Student Growth and Achievement and Content-Methods Courses
All students are enrolled in two types of courses: student growth and achievement and content methods. Students will be provided with a detailed course schedule at the beginning of each term.
Student Growth and Achievement Courses
Student growth and achievement courses represent the knowledge and skills all great teachers must have regardless of the grades or subjects that they teach. These classes encompass three of the four elements of effective teaching: self and other people, classroom culture, and teaching cycle. In student growth and achievement courses, students also create and follow their pathways for student growth and achievement. Finally, some student growth and achievement courses provide the opportunity to select elective topics within a course. Elective modules within a course address a variety of teaching knowledge and skills, such as teacher-organization skills or launching restorative justice practices with PK–12 students.
Content-methods coursework comprises the knowledge and skills necessary to teach a particular grade or subject. Content-methods coursework is taught in grade- and/or subject-specific groups led by a faculty member with that particular area of teaching expertise and experience.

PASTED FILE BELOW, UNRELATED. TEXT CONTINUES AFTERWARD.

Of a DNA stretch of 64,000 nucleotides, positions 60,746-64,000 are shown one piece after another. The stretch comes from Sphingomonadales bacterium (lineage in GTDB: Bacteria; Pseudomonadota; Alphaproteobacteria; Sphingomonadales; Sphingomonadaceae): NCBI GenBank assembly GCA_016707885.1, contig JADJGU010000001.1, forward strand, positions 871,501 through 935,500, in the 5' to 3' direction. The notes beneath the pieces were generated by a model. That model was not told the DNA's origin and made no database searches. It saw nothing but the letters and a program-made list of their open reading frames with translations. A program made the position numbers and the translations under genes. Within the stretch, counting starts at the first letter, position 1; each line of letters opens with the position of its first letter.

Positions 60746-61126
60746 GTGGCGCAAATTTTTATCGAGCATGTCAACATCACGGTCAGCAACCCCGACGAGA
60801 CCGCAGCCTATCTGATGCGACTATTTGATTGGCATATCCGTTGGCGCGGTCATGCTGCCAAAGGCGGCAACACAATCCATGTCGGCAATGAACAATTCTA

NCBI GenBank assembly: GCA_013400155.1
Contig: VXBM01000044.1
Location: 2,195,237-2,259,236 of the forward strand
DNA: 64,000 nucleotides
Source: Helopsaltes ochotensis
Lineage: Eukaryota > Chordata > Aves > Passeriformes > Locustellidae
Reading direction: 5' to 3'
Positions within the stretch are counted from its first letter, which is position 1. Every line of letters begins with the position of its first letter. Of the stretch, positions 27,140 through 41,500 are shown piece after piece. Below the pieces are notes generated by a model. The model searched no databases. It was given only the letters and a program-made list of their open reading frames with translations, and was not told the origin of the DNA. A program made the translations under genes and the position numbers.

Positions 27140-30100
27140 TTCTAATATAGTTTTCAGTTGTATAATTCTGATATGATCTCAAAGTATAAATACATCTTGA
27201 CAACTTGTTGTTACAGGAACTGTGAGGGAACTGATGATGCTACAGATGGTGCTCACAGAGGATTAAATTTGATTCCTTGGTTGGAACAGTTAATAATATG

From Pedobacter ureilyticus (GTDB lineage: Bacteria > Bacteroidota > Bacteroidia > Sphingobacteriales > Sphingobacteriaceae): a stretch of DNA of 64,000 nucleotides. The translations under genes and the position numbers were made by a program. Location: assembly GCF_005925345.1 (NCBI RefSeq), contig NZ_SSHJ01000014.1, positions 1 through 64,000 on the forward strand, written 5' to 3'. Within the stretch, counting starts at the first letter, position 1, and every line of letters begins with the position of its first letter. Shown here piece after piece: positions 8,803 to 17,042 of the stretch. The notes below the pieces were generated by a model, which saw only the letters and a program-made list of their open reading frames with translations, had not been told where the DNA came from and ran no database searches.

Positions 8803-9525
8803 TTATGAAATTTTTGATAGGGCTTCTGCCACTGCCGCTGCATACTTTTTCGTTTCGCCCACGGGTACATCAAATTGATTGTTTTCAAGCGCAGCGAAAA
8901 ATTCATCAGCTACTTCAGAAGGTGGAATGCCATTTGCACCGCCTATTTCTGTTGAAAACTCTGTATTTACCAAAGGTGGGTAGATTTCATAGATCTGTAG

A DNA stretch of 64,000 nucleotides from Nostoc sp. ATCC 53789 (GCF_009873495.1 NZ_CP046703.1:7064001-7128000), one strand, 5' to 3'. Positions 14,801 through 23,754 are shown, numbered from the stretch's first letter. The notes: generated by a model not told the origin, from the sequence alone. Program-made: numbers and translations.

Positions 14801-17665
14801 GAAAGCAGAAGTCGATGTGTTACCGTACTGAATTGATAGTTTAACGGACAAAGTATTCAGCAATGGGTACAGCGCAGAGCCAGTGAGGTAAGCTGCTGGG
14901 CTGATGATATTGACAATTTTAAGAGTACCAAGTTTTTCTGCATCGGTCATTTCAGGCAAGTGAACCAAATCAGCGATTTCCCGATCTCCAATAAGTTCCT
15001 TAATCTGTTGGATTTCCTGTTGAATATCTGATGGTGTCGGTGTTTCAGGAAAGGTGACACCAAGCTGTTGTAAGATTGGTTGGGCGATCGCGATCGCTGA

See the AY21–22 Master of Arts in Teaching Course Overview for a listing of courses by term and details about the topics and skills taught in each course. Please note that there may be some program variation within courses and programs. The Office of the Provost of Teacher Preparation will provide information about regional or programmatic variations to the course structure and syllabi.
To see firsthand how students are progressing as teachers, faculty members will observe students’ PK–12 classrooms several times over the course of the program. Faculty members’ expectations for these observations will become more complex as the students progress through their time at Relay. The scores earned in these observations can factor into individual assessments within various courses throughout a student’s experience at Relay. For additional details, see Classroom Observations.
By design, Relay aims to advance PK–12 students’ academic achievement and socioemotional growth through its programmatic support and development of candidates. To that end, students at Relay must demonstrate that their PK–12 students have made meaningful and measurable academic and socioemotional gains.
As a final Capstone assessment, all students will film an outstanding lesson, write a data narrative, and deliver an oral defense. For the video, students will showcase their best work in each of the four elements of effective teaching. For the data narrative, students will describe and analyze their PK–12 students’ academic achievement and socioemotional growth. For the oral defense, students will present their PK–12 students’ growth and achievement data, as well as key learning from their Relay coursework, to Relay faculty members and guests.